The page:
Interfering with long non-coding RNA MIR22HG processing inhibits glioblastoma progression through suppression of Wnt/β-catenin signalling
Peer reviewed, Journal article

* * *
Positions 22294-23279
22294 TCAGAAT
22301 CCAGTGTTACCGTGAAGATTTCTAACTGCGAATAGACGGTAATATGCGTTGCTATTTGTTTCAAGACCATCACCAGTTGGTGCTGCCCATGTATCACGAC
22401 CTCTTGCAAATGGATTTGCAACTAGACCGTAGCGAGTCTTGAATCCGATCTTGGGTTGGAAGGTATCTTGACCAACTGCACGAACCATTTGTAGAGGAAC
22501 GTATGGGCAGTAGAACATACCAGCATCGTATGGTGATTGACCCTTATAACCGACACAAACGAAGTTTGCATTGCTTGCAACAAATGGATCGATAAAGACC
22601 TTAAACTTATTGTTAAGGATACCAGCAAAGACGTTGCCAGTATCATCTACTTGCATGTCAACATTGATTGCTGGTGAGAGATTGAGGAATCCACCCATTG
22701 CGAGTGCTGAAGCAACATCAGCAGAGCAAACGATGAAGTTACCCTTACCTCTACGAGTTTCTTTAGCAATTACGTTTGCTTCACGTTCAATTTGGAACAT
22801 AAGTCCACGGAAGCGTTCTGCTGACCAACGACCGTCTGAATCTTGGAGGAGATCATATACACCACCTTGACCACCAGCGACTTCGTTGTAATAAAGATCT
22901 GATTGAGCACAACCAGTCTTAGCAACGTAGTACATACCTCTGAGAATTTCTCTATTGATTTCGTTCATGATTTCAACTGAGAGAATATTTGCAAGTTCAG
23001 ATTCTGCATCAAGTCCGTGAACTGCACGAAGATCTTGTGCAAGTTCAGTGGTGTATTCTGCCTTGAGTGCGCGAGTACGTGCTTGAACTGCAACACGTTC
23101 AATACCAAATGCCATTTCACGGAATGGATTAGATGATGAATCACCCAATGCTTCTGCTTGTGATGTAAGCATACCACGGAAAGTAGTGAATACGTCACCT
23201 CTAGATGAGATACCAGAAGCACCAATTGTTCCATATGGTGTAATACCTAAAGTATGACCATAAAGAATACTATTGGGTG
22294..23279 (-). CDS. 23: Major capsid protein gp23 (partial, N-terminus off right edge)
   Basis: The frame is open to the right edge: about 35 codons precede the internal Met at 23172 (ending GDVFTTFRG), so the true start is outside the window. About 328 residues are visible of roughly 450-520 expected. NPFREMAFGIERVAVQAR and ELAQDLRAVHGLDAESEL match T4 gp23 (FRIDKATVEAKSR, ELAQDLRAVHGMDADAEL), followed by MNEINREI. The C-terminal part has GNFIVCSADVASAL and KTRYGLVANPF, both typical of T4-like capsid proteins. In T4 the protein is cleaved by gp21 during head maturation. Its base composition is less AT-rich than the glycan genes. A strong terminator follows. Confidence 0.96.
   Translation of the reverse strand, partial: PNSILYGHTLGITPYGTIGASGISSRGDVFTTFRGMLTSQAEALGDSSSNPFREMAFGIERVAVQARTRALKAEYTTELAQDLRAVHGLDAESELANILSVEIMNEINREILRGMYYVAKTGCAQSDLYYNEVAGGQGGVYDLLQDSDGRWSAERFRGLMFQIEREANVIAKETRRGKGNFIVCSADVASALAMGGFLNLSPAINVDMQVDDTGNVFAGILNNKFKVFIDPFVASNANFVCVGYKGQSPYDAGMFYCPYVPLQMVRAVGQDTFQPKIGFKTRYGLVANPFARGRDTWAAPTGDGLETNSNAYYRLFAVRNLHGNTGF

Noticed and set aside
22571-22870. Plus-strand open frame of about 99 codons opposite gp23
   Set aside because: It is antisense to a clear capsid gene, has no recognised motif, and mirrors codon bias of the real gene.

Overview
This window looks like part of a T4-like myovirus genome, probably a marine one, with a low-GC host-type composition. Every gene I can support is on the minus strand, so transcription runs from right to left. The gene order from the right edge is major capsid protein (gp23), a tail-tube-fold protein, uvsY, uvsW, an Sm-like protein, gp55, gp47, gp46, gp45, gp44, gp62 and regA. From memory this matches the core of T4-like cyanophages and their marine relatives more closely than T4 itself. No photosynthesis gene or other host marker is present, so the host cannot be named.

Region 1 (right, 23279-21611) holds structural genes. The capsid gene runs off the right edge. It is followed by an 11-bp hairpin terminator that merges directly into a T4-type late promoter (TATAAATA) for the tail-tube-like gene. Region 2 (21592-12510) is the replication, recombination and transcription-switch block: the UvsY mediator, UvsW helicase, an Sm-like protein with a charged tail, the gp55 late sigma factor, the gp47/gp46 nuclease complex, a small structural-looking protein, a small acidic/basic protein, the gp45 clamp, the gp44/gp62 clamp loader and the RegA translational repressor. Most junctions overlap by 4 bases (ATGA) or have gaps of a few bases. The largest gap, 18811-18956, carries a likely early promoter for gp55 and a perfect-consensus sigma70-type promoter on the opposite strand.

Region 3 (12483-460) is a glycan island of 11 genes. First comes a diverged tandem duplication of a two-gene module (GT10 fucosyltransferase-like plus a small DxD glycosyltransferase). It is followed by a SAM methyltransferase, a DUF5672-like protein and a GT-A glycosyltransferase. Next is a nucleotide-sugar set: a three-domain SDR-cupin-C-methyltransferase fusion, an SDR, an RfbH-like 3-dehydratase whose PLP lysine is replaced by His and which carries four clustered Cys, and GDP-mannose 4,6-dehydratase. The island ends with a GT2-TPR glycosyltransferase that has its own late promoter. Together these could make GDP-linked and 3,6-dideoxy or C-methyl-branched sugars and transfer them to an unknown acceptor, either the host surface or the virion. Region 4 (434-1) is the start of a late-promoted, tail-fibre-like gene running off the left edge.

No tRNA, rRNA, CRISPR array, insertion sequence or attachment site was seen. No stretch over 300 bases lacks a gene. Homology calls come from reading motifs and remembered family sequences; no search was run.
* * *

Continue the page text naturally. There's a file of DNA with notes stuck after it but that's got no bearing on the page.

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Long non-coding RNAs play critical roles in tumour progression. Through analysis of publicly available genomic datasets, we found that MIR22HG, the host gene of microRNAs miR-22-3p and miR-22-5p, is ranked among the most dysregulated long non-coding RNAs in glioblastoma. The main purpose of this work was to determine the impact of MIR22HG on glioblastoma growth and invasion and to elucidate its mechanistic function. The MIR22HG/miR-22 axis was highly expressed in glioblastoma as well as in glioma stem-like cells compared to normal neural stem cells. In glioblastoma, increased expression of MIR22HG is associated with poor prognosis. Through a number of functional studies, we show that MIR22HG silencing inhibits the Wnt/β-catenin signalling pathway through loss of miR-22-3p and -5p. This leads to attenuated cell proliferation, invasion and in vivo tumour growth. We further show that two genes, SFRP2 and PCDH15, are direct targets of miR-22-3p and -5p and inhibit Wnt signalling in glioblastoma. Finally, based on the 3D structure of the pre-miR-22, we identified a specific small-molecule inhibitor, AC1L6JTK, that inhibits the enzyme Dicer to block processing of pre-miR-22 into mature miR-22. AC1L6JTK treatment caused an inhibition of tumour growth in vivo. Our findings show that MIR22HG is a critical inducer of the Wnt/β-catenin signalling pathway, and that its targeting may represent a novel therapeutic strategy in glioblastoma patients.